Houston Model Train Show taking passengers on Saturday at Stafford Centre

By Michael Sudhalter
msudhalter@fortbendstar.com

Meadows Place resident Steve Sandifer spent the past decade working on an elaborate model train set in his home. Sandifer is the co-chair of the Houston Model Train Show, which takes place on Saturday in Stafford. (Photo by Michael Sudhalter)

Meadows Place resident Steve Sandifer spent the past decade working on an elaborate model train set in his home. Sandifer is the co-chair of the Houston Model Train Show, which takes place on Saturday in Stafford. (Photo by Michael Sudhalter)

When it comes to details of his elaborate model train set, Meadows Place resident Steve Sandifer has pulled out all the stops.

Sandifer, 67, has spent the past decade working on a Santa Fe model train set that recreated three small Kansas towns, circa the early 1950s.

After his son moved out and started a family, Sandifer used the new spare room for the masterpiece of his lifelong interest in model trains.

“This is a hobby that involves manual dexterity — it’s partly art, with elements of electrical engineering, construction and woodworking,” Sandifer said. “I like to build stuff from scratch.”

He learned a great deal from his father, who was a mechanical engineer and a “do-it-yourselfer.”

Sandifer and many of his fellow model train enthusiasts will be coordinating the Houston Model Train Show on Saturday at the Stafford Centre. Sandifer is the show’s co-chairman.

Sandifer’s model is complex, but there wasn’t much guesswork. He’s actually met with residents and former railroad employees in the small Kansas towns of Climax, Eureka and Moline.

“These are real places, even though the railroad doesn’t run through there anymore,” Sandifer said.

His next project? To build a lower level 1950-era replica of Emporia, Kan. — a town where all of Santa Fe trains traveled through. He uses the early 1950s because that’s when Santa Fe stopped using steam engine trains.

(Photo by Michael Sudhalter)

(Photo by Michael Sudhalter)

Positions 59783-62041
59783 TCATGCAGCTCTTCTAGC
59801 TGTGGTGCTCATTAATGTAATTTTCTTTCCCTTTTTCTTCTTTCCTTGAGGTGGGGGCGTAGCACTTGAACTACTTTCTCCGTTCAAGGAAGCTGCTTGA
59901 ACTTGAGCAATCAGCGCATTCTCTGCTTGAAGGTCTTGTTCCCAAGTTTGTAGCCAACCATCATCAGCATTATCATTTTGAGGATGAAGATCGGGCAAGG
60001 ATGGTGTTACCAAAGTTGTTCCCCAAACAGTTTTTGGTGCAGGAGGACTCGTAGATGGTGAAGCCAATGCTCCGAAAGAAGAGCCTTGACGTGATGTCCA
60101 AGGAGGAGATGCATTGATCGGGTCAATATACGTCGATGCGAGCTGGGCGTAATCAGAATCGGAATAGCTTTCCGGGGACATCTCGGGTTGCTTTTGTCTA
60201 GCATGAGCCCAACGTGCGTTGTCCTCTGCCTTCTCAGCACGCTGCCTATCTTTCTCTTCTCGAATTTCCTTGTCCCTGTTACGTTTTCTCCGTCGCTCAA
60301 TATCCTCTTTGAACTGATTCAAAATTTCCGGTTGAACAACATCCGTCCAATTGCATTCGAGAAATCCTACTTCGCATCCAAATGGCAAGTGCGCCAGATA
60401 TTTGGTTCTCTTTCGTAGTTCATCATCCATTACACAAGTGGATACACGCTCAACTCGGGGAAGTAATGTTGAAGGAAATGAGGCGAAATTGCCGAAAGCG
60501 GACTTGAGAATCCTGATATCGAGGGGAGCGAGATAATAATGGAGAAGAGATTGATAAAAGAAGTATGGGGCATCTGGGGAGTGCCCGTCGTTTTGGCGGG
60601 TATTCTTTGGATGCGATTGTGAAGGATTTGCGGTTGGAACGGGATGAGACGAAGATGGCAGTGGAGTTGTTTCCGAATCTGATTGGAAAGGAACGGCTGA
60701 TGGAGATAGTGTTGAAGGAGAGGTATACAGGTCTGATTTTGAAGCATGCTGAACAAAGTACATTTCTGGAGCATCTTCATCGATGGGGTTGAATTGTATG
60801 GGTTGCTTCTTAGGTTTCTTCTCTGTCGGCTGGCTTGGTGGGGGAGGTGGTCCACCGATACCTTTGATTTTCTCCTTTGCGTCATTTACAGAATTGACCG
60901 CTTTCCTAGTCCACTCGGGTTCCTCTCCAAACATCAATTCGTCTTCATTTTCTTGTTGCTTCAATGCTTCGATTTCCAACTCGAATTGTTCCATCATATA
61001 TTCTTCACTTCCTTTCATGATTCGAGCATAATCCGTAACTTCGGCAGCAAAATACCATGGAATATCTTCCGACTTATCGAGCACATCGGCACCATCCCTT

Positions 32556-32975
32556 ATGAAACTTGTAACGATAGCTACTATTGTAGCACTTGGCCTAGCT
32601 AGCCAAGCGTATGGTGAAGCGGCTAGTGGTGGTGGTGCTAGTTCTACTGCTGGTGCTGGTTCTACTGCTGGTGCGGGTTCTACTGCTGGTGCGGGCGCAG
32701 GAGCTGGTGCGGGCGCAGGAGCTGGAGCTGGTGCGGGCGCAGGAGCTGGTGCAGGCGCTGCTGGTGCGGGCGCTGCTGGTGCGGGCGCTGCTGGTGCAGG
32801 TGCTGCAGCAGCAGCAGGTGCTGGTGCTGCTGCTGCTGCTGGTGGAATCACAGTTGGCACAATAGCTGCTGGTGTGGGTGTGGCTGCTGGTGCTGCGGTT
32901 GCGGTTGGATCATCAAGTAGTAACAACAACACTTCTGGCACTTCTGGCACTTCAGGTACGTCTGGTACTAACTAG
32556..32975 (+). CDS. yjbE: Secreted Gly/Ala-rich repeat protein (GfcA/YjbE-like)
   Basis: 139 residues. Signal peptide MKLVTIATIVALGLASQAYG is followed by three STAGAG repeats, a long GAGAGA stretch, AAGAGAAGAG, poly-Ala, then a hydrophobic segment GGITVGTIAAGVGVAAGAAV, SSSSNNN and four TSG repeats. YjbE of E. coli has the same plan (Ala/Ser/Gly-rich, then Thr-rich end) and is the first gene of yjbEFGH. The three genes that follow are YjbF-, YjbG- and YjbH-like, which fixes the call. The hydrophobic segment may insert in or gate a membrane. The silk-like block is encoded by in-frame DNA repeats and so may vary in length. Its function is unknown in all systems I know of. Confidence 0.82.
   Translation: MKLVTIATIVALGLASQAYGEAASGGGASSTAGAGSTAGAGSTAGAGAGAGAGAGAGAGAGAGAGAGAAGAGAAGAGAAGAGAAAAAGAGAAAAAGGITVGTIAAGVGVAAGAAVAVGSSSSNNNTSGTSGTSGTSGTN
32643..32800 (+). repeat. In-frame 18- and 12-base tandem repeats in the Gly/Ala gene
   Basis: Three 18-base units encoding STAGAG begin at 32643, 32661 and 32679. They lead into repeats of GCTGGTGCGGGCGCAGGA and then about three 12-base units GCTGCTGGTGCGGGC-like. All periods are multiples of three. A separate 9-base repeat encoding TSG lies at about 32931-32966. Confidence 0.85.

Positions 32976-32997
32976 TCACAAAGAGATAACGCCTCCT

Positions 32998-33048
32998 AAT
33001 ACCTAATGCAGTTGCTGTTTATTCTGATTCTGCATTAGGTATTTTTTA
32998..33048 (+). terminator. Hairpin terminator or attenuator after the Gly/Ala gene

A retired minister who has two sons and six grandchildren, Sandifer finds and re-creates everything from depots and churches to feed lots, schools and businesses — all in amazing detail.

Sandifer, a native of Shreveport, La., became interested in trains because his grandfather worked for the Kansas City Southern Railroad.

He used to come up with ideas for the layout surrounding the tracks when looking at exhibits at the Louisiana State Fairgrounds in his hometown.

“I had model train layouts when I was a little kid and took over the attic in junior high and high school,” said Sandifer, who’s lived in Meadows Place since the early 1990s.

When he began raising a family, model trains went on back burner, but he’s recently picked it up again.

“Model trains are more popular than they’ve ever been,” Sandifer said. “Baby boomers are retired, and they have time and money on their hands.”

Each of the trains in Sandifer’s set has a schedule and a route in which to travel.

Model train sets have evolved with technology.

They used to run electronically, but now they run digitally.

It’s not uncommon for Sandifer to invite friends over and have a three-hour operating session with the trains.

“Every locomotive has an electronic chip — it used to be Direct Current, and now it’s Digital Command Central,” Sandifer said.

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